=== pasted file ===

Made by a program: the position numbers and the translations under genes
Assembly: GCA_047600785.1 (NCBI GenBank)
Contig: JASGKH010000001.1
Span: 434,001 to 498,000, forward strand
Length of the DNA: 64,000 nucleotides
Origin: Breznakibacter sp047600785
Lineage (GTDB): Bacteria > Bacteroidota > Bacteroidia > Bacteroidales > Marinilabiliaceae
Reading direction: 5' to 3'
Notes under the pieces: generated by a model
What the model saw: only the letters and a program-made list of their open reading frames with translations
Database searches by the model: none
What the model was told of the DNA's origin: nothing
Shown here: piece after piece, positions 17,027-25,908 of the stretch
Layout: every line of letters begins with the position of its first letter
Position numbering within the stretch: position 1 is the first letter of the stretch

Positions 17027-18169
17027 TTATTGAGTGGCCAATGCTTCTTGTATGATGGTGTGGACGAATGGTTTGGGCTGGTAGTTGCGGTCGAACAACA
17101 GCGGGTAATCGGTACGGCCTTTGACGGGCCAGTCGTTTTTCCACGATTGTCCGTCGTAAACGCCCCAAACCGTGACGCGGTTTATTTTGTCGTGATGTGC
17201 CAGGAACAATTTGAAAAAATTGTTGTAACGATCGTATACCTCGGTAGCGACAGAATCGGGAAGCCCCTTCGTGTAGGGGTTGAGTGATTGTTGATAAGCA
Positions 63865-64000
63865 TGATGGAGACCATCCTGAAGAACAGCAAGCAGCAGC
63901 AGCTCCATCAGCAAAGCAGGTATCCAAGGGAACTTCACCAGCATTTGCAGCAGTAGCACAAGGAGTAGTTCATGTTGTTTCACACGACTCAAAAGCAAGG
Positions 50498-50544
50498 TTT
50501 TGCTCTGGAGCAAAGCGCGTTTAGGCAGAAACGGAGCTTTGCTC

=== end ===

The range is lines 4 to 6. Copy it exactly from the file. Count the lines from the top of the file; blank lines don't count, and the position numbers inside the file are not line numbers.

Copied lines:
Span: 434,001 to 498,000, forward strand
Length of the DNA: 64,000 nucleotides
Origin: Breznakibacter sp047600785